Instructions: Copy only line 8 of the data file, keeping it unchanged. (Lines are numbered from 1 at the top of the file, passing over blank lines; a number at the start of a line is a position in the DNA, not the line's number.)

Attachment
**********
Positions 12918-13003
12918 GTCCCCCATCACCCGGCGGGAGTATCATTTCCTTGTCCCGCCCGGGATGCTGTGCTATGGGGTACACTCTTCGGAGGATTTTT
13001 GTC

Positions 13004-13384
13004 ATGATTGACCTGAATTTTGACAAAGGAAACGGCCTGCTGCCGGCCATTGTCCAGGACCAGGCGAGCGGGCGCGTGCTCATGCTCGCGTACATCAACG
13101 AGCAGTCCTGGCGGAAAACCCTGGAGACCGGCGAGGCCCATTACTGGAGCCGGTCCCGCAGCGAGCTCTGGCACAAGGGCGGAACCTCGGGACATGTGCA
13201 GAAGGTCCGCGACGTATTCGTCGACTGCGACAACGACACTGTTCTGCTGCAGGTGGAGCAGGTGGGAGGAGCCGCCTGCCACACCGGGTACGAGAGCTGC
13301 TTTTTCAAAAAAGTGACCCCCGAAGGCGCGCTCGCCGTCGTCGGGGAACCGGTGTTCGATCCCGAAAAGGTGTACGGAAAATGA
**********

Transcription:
13301 TTTTTCAAAAAAGTGACCCCCGAAGGCGCGCTCGCCGTCGTCGGGGAACCGGTGTTCGATCCCGAAAAGGTGTACGGAAAATGA